Beijing said Tuesday it “never engages” in cybertheft, following US indictments of four Chinese army members for alleged involvement in the massive 2017 hacking of credit rating agency Equifax.
The US Justice Department on Monday accused the hackers of stealing the sensitive personal information of some 145 million Americans, in one of the world’s largest-ever data breaches.
Four members of the Chinese army’s 54th Research Institute were charged with multiple counts of hacking, computer fraud, economic espionage and wire fraud.
US officials said it took well over a year to track them through the 34 servers in 20 countries they allegedly used to hide their tracks.
“This was an organised and remarkably brazen criminal heist of sensitive information of nearly half of all Americans, as well as the hard work and intellectual property of an American company, by a unit of the Chinese military,” Attorney General Bill Barr said.
Beijing firmly rejected the claims Tuesday, saying it is a “staunch defender of cybersecurity”.
“The Chinese government and army… never engage in or participate in activities of trade theft through the internet,” said foreign ministry spokesman Geng Shuang at a regular press briefing.
– Intelligence gathering –
The hack stunned US intelligence officials, following a similar intrusion on the civil service database of the Office of Personnel Management (OPM), also blamed on the Chinese.
Since then, as well, hotels giant Marriott lost data on some 500 million global customers to hackers believed to be Chinese.
US officials believe the Chinese military and security service are collecting personal data on Americans for strictly intelligence purposes.
After the OPM hack there were worries that Beijing could use the information to identify US spies working under the cover of non-intelligence jobs.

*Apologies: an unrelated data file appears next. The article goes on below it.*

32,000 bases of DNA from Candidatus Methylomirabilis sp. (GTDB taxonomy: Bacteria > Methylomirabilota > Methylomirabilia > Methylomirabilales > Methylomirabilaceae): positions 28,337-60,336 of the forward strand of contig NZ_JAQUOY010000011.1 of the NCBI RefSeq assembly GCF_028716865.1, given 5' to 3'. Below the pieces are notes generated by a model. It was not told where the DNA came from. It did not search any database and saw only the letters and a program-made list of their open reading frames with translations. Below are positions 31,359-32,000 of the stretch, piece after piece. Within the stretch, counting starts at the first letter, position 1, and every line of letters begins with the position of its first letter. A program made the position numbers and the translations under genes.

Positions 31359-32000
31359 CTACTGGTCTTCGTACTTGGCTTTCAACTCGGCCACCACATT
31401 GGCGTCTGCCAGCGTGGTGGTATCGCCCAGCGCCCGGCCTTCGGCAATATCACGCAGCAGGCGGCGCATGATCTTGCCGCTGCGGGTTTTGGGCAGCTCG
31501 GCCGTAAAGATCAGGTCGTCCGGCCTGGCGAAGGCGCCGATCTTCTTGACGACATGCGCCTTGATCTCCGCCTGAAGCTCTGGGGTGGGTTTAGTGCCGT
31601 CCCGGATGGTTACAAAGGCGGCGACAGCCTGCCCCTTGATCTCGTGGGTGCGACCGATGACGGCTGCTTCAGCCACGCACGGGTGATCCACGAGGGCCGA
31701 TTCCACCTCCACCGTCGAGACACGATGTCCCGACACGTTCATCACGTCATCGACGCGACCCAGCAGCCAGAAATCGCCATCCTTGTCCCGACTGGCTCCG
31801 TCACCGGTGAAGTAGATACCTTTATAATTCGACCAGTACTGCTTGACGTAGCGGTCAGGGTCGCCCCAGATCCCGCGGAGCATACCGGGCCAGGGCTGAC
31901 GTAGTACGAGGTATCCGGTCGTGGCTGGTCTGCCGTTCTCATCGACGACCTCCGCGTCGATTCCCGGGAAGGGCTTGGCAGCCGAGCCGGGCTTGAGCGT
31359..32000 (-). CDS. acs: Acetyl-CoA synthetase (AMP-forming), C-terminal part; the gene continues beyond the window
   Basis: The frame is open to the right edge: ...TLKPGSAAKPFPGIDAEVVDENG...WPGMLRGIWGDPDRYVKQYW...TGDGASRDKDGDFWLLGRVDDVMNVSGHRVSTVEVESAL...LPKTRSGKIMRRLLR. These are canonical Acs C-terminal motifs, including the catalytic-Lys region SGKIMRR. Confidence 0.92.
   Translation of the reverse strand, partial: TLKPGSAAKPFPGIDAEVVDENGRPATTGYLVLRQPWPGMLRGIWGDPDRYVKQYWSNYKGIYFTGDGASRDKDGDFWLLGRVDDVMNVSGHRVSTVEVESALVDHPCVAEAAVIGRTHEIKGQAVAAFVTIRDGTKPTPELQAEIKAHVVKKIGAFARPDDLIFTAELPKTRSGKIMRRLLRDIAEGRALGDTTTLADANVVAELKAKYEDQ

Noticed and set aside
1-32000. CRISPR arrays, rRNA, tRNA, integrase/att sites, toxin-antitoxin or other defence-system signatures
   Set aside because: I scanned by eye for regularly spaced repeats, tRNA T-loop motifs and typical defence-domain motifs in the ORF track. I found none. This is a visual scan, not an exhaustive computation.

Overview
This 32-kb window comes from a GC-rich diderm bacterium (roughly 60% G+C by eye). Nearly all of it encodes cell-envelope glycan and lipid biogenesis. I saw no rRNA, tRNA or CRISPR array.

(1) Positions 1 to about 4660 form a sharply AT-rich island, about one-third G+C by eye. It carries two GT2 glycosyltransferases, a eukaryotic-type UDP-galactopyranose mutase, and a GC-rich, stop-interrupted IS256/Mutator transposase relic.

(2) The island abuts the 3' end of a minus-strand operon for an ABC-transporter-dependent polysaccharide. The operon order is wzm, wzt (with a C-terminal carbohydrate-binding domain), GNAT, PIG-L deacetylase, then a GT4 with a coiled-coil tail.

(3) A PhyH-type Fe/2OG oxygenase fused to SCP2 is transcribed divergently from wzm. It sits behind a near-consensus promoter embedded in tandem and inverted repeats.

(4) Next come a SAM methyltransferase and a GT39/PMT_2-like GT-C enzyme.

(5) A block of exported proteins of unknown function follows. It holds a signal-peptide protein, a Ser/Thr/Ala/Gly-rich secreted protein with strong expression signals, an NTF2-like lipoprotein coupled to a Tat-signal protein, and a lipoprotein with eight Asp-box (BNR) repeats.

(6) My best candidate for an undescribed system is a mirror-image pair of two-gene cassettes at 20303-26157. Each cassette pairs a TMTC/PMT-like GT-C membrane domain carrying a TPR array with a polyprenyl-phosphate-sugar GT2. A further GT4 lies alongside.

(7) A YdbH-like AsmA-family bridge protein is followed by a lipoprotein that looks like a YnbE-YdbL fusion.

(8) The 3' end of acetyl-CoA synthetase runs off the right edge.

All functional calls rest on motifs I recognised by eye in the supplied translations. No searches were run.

FBI Deputy Director David Bowdich said there was no evidence yet of the Equifax data having been used, for example to hijack a person’s bank account or credit card.
But he added: “If you get the personal identifying information of people, you can do a lot with that.”
Atlanta-based Equifax is one of three giant, little-regulated credit-raters who sweep up financial data on all Americans — their credit cards and banking activity especially — that necessarily comes with identifying data like their addresses and social security numbers.
The hackers allegedly took advantage of a vulnerability in the Apache Struts web-application software that Equifax had on its systems.
While Apache notified clients of the problem in March 2017, Equifax did not fix it for months, allowing the hackers to enter their systems with relative ease.
They infected Equifax’s computers with “web shells” that gave them the ability to remotely manipulate the systems and to steal identities that expanded their access.
Investigators said the Chinese, using encrypted channels, ran some 9,000 queries through Equifax’s computing systems to obtain, divide, compress and exfiltrate the data, bit by bit.
The US believes the suspects — Wu Zhiyong, Wang Qian, Xu Ke and Liu Lei — are currently in China.
– Cutting corners –
In a statement Equifax thanked the Justice Department for its help and pledged to better protect consumer data.
“Cybercrime is one of the greatest threats facing our nation today, and it is an ongoing battle that every company will continue to face as attackers grow more sophisticated,” it said.
But Senator Ron Wyden said one solution was to implement stronger privacy laws to force better corporate behavior.
“When companies like Equifax amass vast stores of sensitive personal information and then cut corners on security, they become irresistible targets for unfriendly regimes like China,” he said.
Besides the data on Americans, the hackers scored personal information on nearly one million Britons and Canadians in the breach.
Barr said that while many countries gather intelligence for national security reasons, only China has swept up massive data on civilians.
“For years, we have witnessed China’s voracious appetite for the personal data of Americans,” he said.
“This data has economic value, and these thefts can feed China’s development of artificial intelligence tools as well as the creation of intelligence targeting packages.”
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